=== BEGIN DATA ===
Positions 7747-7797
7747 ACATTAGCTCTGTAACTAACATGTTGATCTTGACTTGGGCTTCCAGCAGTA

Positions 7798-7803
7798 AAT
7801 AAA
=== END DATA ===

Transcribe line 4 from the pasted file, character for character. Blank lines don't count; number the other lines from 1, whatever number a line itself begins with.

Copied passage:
7798 AAT